Haggis: What it is and why you should try it when you visit Scotland

Scotland is a small country but its beauty is huge. The northern extreme of the UK is awash with craggy and forbidding mountain ranges, sweeping heather covered glens, sparkling bodies of water known as lochs, tiny fishing villages, laird’s castles and a ton of historical sights. HaggisThe major cities of Glasgow and Edinburgh are vibrant, cultural and proud. Scotland offers visitors plenty to keep them occupied in summer with all manner of outdoor activities from the beaches to the towns, and winter even offers snow-based fun in the Cairngorms.

On-trend foodies know that Scotland doesn’t have the best reputation for a fine culinary tradition. It does have some most excellent restaurants that make use of the fabulous fresh produce of the country, including the freshest seafood and game, but somehow, it’s the deep-fried pizza and Mars Bar said to be the staple foods of Glasgow, that is foremost. Travelers on a Europe tour who are lucky enough to have Scotland included in their itinerary should ignore the stories of horror foods. Instead, there are restaurants offering the modern take on scallops, langoustines, roe deer and pheasant, alongside dishes that have been served and eaten in the country for centuries – like Cock-a-leekie soup, Cullen Skink, oatcakes, Cranachan, Arbroath Smokies, and of course, the famed Haggis.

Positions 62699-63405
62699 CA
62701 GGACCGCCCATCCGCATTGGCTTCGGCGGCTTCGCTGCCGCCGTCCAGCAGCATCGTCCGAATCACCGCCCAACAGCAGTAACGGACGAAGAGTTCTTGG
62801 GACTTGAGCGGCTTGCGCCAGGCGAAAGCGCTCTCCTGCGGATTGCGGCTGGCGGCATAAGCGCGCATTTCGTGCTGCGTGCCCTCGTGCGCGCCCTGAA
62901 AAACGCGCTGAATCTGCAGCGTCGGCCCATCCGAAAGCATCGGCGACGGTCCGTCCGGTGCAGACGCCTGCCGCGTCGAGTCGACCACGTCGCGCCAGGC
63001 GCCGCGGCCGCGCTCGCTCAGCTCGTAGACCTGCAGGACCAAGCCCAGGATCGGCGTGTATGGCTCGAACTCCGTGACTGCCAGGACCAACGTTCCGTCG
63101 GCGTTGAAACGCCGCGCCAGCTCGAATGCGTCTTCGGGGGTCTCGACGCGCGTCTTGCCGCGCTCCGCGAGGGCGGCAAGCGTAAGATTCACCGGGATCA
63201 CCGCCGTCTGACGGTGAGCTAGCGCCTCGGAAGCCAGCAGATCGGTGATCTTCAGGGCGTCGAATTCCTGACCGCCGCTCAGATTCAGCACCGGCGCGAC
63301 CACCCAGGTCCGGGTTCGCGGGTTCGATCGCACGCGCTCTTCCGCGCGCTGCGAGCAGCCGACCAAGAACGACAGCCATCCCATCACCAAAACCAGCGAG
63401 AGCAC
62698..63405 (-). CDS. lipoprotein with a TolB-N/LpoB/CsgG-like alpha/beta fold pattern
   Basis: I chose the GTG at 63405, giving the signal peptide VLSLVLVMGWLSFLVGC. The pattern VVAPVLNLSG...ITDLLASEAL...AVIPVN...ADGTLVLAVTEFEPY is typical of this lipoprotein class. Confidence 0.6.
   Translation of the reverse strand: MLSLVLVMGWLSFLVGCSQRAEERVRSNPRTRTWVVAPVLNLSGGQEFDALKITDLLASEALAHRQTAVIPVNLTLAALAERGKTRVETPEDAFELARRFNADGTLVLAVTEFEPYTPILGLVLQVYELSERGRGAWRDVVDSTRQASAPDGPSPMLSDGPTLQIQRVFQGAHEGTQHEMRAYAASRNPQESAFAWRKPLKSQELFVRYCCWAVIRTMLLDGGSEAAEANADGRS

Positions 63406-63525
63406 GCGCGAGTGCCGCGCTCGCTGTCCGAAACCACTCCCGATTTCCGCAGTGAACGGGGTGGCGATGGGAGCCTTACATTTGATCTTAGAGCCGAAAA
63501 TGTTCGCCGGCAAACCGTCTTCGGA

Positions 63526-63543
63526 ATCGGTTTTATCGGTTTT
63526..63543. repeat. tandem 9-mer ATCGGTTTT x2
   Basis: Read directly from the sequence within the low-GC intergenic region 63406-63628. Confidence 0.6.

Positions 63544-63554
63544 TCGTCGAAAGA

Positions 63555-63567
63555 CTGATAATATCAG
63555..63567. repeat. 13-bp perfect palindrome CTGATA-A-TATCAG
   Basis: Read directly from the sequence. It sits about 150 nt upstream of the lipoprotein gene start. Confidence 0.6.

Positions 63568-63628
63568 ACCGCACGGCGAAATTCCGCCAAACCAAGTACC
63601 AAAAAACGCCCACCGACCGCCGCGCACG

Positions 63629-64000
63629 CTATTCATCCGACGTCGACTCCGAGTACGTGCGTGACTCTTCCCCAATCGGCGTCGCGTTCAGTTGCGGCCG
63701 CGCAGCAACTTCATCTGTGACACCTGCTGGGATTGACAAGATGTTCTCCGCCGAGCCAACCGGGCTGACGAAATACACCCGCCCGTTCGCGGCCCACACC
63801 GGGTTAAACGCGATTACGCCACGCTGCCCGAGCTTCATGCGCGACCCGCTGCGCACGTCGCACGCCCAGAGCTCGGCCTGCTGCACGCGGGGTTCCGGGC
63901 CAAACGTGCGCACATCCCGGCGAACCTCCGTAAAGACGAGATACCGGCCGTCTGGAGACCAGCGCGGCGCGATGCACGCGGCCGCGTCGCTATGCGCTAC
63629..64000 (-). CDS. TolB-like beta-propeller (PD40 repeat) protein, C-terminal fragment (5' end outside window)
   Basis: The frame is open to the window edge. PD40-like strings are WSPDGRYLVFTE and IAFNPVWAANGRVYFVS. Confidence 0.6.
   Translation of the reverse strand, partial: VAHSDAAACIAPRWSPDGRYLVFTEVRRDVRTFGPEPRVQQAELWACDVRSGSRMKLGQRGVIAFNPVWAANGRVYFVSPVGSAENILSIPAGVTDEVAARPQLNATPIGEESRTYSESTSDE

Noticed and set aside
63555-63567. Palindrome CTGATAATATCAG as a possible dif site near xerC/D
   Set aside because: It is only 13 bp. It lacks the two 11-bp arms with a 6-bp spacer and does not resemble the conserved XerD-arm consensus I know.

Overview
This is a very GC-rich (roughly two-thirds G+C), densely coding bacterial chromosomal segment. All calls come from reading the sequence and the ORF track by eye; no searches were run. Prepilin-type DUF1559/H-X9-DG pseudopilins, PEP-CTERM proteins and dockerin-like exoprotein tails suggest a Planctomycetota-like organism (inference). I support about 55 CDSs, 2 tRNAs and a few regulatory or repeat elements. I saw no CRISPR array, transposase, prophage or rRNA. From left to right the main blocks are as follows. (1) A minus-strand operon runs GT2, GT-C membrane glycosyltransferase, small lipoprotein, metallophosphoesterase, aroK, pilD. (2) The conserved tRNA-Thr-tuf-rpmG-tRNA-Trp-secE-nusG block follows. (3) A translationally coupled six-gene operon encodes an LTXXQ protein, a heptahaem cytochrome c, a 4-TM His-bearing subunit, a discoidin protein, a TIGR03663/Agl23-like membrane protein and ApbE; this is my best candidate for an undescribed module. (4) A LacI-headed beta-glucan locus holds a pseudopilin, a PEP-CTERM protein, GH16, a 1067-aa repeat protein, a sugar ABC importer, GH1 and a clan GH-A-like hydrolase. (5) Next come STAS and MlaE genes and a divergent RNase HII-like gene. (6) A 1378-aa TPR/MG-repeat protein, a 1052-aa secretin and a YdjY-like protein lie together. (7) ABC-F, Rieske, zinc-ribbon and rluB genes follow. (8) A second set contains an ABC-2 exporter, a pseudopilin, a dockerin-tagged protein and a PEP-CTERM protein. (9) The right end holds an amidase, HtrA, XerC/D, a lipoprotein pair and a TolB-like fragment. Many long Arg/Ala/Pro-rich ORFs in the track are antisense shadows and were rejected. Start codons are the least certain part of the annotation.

Haggis is a dish not to be taken lightly, nor is it to be ignored simply because its description doesn’t sound appetising. Made properly, it is a delicious, warming dish – the perfect panacea for those cold windy days in the Highlands. It is made from pluck – the heart, liver and lungs of a sheep, mixed with oatmeal, suet, and onion, heavily seasoned and encased in a sheep’s stomach. The meat is chopped or minced, mixed with all the other ingredients with some stock it keep it moist, stuffed into the casing and boiled. It is traditionally served with neeps and tatties – pureed turnips and mashed potato. There is some debate about the neeps because it can be either the yellow-fleshed vegetable known elsewhere in the UK as a swede (rutabaga), or the smaller, white-fleshed turnip. The final flourish is the stock made into a tasty gravy/jus.

Essentially, haggis is a form of sausage, and no different to ‘proper’ sausages that are made from minced meats, a filler to hold it together – usually rusk, and seasoning, stuffed into a pig intestine. Some modern recipes ignore the need for the casing, and the haggis is served as a kind of meatloaf, but traditionalists would always eschew this idea in favour of cutting open the haggis to two-halves for serving.

Visitors to Scotland who are intrepid enough to sample the country’s most famed delicacy should go for the real experience. At a formal dinner, the haggis is brought to the table with great aplomb and flourish, accompanied by a lone piper. Certainly, no Burns Night supper would ever pass without the sound of the bagpipes for the ceremony of delivering the haggis.

There are some that say, you have never tasted Scotland if you’ve never tried haggis!

This is a guest post:  TravAddict specializes in tours to Scotland and other European Destinations

Image by Meritosh on Flickr